I have noticed that some writers never publish, because they never feel that what they have done is perfect. With ebooks, that feeling is unnecessary, since improved editions can be uploaded in an instant—and at no additional cost.

It is a great pity that most of the world’s books never get the chance to be read by others. They sit unpublished in the bottom of drawers and, in time, are lost. Quite a few of these books, no doubt, are worth saving. So, get them up on the Kindle!

DAVID WISEHART: Thanks, and best of luck with your books.


Valentine Cawley is, presently, a psychological researcher (Senior Lecturer) focussing on giftedness, based at HELP University College, in Malaysia. A Cambridge University graduate, he has led a varied career, having been a government Physicist, in the UK; an Arts magazine founder and editor; an actor on TV, stage and film; a teacher; an event promoter; a performance artist and a writer of both fiction and non-fiction. He is the father of child prodigy Ainan Celeste Cawley and his two gifted brothers, and considers fatherhood to be his most satisfying achievement, apart from writing. He has been featured in several documentaries and news programmes, including Superhuman Genius, for ITV1 in the UK and The Science Channel, in the US and The World’s Cleverest Child and Me, for Channel 4. Both shows were sold internationally to a total of over twenty countries. In the 1990s, his performance art piece, Lord Valentine the Misplaced, was global news on CNN, Reuters and NBC News.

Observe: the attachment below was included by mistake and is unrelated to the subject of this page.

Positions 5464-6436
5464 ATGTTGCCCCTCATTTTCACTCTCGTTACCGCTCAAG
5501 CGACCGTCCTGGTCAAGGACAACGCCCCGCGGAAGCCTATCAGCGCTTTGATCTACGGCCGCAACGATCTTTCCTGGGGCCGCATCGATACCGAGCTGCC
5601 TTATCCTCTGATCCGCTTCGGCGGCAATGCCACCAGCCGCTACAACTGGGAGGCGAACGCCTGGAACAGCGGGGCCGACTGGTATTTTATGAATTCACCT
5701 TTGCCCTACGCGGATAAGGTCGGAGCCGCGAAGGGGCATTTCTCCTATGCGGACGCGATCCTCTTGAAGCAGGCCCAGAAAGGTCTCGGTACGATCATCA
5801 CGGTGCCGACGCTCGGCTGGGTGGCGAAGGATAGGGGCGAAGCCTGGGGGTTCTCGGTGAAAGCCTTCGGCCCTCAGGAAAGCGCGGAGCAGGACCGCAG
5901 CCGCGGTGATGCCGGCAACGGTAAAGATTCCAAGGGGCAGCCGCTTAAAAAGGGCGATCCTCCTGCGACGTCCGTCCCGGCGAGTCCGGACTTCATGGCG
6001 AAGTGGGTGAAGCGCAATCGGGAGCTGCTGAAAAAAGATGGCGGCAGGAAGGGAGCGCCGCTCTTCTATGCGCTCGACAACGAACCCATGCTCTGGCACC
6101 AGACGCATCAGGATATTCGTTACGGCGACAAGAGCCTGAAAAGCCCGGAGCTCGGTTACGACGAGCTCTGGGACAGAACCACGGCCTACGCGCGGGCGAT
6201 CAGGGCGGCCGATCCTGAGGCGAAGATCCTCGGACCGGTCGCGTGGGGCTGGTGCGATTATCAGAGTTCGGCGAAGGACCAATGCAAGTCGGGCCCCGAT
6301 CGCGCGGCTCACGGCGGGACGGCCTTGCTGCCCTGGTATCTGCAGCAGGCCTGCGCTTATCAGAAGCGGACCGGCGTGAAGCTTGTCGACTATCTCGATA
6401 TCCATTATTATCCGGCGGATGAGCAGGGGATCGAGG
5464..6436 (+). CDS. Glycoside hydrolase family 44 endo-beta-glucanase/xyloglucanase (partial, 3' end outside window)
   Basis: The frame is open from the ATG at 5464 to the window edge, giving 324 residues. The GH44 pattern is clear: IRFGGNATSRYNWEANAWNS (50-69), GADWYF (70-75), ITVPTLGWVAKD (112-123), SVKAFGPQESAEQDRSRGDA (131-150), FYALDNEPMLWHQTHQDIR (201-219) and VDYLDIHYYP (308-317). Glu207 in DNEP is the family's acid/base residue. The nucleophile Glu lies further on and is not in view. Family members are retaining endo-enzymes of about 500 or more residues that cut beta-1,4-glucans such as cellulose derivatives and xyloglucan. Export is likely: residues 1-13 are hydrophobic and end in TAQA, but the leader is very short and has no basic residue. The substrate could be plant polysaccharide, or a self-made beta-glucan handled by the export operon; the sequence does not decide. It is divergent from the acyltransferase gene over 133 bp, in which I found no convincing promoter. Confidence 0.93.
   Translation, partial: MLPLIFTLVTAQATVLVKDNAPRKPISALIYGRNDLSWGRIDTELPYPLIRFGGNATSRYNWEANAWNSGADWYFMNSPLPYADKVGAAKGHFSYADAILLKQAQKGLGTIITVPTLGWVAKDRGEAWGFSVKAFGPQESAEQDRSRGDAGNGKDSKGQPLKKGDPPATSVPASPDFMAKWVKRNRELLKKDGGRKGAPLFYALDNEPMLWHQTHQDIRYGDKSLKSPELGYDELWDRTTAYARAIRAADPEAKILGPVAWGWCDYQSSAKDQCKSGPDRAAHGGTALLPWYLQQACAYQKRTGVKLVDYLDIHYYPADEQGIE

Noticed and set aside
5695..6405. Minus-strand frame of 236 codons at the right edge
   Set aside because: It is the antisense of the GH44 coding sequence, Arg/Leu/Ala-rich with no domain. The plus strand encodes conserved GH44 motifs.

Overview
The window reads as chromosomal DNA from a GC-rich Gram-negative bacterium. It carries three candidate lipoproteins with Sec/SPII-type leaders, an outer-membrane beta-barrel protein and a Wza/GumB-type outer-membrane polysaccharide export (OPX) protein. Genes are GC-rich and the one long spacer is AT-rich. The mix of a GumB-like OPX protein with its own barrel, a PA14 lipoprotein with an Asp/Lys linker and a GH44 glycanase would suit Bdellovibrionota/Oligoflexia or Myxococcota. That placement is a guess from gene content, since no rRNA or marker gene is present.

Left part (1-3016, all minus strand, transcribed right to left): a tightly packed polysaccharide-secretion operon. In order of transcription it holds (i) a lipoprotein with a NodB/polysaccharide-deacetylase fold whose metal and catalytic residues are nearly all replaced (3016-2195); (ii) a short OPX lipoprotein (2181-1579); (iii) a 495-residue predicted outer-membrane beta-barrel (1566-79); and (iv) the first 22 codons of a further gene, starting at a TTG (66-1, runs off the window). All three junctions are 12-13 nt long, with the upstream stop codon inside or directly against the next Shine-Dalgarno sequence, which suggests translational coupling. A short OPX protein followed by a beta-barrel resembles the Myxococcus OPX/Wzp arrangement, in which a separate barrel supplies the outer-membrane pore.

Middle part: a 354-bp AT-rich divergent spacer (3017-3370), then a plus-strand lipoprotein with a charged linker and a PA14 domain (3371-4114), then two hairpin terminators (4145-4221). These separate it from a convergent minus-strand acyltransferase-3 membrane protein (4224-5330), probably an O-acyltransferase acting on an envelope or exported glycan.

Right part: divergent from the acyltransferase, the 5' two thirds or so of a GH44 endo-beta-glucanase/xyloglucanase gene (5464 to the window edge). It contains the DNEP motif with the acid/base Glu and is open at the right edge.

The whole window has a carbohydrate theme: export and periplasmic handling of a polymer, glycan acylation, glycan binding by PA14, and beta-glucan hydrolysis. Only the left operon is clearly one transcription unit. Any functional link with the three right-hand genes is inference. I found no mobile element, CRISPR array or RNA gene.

Valentine Cawley lives with his wife, Syahidah Osman Cawley, the artist, and their three sons, including Ainan Celeste Cawley, the child prodigy, in Kuala Lumpur, Malaysia.

Read his blog.